GA4 also faces lots of privacy concerns. Google switched to GA4 mostly due to the concerns from privacy regulators in Europe regarding data treatment in Universal Analytics.

Pricing and Support

Pricing also differs greatly between Mixpanel and Google Analytics:

Mixpanel’s Pricing Tiers

Mixpanel offers three pricing tiers depending on data volume and desired features:

Service Plans Comparison
Plan Base Price Key Details
Starter Free Unlimited data for very small sites; Explore basic features
Growth $20/month Core analysis capabilities for most customers; Up to 100 million data points/month
Enterprise $833/month For largest event volumes; Advanced controls and support

Most customers will sit in the Growth tier. Mixpanel offers volume discounts as consumption increases.

So Mixpanel adapts across customer sizes, but provides transparency into costs as usage scales up.

Cost Structure of GA4

GA4’s pricing follows Google’s common tactic of luring users with free access:

GA4 Plans Comparison
Plan Price Details
GA4 Free Free 10 million monthly events; Core reporting features
GA4 360 $150,000+/year For advanced enterprise capabilities and support

However GA4's free plan still comes with costs to funnel data to external systems for further analysis:

  • Funneling data into BigQuery for analysis incurs data storage and querying charges;
  • Data sampling in GA4 can impact your reports. By default, your explorations are limited to 2m of data, make sure you switch to 12m by default by following this guide and declaring it in your privacy policy;
  • Real time user data can be inaccurate due to anonymization.

So factoring in add-on costs, GA4 can become expensive for mid-large sites with significant traffic. Estimating total costs is also more difficult given consumption-based add-on fees.

Support Offered

Mixpanel and Google both provide standard online documentation and community forums for self-service support.

Phone and email support requires upgrading to enterprise/360 plans or purchasing premium services packages. So factor in costs here if direct support is desired.

Use Cases and Alternatives

Based on their respective strengths, Mixpanel and GA4 each align better for particular applications:

When Mixpanel is the Best Fit

Mixpanel’s breadth and depth of behavioral data make it ideal for product teams who want to:

Understand Exactly How Customers Use Products

  • Which features drive engagement, conversions, and retention?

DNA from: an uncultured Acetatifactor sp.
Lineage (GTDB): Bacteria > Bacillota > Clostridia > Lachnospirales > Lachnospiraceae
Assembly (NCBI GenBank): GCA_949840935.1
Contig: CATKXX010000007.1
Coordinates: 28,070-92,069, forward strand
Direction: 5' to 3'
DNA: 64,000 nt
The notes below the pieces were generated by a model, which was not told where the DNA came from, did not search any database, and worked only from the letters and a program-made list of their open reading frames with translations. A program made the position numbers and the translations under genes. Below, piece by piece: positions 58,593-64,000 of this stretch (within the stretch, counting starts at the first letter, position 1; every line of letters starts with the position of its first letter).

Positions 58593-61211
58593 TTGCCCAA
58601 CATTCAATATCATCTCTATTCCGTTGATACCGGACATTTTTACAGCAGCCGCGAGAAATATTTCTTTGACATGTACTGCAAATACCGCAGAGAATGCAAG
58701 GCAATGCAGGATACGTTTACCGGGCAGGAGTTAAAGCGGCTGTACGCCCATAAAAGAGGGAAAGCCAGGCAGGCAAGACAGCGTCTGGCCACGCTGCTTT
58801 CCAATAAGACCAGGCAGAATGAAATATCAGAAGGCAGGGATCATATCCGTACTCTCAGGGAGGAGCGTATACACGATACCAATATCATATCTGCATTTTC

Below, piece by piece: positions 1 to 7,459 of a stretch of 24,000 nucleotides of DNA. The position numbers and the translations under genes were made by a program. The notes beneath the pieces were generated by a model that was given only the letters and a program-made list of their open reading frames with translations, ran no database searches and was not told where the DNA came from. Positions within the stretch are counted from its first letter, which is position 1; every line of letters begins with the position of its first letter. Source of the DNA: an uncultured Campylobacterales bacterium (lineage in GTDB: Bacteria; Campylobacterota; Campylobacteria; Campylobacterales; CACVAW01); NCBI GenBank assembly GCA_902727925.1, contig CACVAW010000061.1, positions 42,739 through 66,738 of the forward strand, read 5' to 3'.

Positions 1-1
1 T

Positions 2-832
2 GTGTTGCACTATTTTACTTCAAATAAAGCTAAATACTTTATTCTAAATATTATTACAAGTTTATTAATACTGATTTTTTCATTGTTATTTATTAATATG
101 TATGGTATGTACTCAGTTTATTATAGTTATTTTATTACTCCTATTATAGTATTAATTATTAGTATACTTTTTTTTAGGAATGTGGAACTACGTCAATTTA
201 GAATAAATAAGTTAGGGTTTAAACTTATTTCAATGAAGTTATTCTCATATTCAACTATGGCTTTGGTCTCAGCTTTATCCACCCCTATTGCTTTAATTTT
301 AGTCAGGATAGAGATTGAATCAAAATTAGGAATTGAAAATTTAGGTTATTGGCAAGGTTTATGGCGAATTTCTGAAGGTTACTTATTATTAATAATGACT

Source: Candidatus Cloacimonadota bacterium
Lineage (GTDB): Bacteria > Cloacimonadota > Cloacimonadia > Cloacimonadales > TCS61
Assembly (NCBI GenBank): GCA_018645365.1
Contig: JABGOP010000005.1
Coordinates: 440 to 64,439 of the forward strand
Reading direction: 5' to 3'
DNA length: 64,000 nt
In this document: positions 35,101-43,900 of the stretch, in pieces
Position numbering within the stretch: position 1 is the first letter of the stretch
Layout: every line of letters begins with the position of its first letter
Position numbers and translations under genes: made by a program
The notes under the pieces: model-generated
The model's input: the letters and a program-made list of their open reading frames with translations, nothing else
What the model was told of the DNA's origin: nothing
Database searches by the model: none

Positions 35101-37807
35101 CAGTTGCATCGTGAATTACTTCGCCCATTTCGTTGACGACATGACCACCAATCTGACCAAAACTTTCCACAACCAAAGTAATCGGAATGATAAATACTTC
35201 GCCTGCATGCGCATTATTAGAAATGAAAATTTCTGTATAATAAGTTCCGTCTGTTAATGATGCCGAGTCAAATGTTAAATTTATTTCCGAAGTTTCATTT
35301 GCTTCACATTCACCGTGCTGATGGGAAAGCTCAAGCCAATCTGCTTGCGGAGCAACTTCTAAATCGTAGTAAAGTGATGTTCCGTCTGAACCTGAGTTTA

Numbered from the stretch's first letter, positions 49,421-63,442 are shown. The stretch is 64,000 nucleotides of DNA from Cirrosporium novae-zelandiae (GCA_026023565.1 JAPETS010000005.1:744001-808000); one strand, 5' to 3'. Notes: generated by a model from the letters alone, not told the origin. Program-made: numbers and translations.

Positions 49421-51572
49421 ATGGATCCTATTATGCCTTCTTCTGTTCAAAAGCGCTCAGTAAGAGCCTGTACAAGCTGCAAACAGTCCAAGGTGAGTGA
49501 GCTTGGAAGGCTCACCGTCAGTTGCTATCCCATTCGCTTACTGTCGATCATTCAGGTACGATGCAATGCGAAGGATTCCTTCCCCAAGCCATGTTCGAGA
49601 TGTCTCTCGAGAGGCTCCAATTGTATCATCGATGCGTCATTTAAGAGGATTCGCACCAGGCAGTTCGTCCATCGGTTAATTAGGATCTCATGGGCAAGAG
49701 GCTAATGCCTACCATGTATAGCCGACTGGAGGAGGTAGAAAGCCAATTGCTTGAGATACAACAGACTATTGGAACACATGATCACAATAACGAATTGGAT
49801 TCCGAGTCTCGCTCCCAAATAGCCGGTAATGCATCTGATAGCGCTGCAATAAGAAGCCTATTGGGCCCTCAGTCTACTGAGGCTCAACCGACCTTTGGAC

• Where in onboarding/activation do users struggle?
  • How can experiences be tailored to different user segments?
  • How's your user engagement, and what features are your users struggling with?

Continuously Optimize UX and Maximize Impact

  • Identify friction points causing fallout
  • Analyze micro-conversions for every step in key journeys
  • Run A/B tests to determine what changes boost KPIs

Predict Business Outcomes with User Analytics

  • Project revenue expansion and churn risks
  • Model expected lifetime value and payback periods
  • Quantify how changes to product and messaging influence user behaviors

So for product and growth teams wanting maximum behavioral insight, Mixpanel excels.

When GA4 is Better

GA4 clearly beats Mixpanel regarding digital marketing and advertising analytics:

Attribution Modeling and ROAS

  • Identify highest converting keywords, campaigns, referrers
  • Understand assist conversions across multiple touchpoints
  • Tie ad costs to acquisition volumes and sales revenue

Geo-Performance Tracking

  • Compare website engagement across locations
  • Localize on-site content and offers by country

Audience Segmentation

  • Analyze behavior variance across browsers, devices, tech configurations to understand user behavior and the performance of marketing campaigns

For marketers managing multi-channel programs, GA4 has unique strengths despite some gaps for product analytics.

Considering Other Product Analytics Tools

While Mixpanel and GA4 are both leaders, for some use cases a third-party product analytics tool like Amplitude, Pendo, or Heap may be preferable.

These provide Mixpanel-like event tracking and analysis without GA4’s focus on acquisition data. Benefits and key differences include:

  • More self-service features and simpler UI than Mixpanel
  • Unlimited data history compared to GA4’s sampling
  • Embedded qualitative feedback like NPS alongside usage data
  • Lower total cost of ownership for mid-size product teams

Carefully consider the use case, required integrations, and team skills when evaluating options. Don’t assume Mixpanel or GA4 provide the best fit.

Once your data is available, using a tool like Akkio to analyze it and make it actionable can improve your teams' output. Track marketing efforts without data scientists.

Conclusion and Recommendations

Mixpanel and Google Analytics 4 have distinct strengths making each better suited for particular applications:

Mixpanel powers sophisticated behavioral analysis to optimize digital product experiences. With highly flexible data tracking and segmentation, Mixpanel helps product teams understand user journeys and influence behaviors to drive business outcomes.

Google Analytics 4 focuses on the acquisition side – identifying visitor trends and quantifying marketing performance. With automatic tracking of ads, campaigns, geo-data, and technology profiles, GA4 provides attribution insights even if limited for granular product analytics.

If you want the benefit of both solutions, but also care about faster decision making, give predictive analytics a go. With Akkio, you can get started for free and import data from your Google Analytics 4.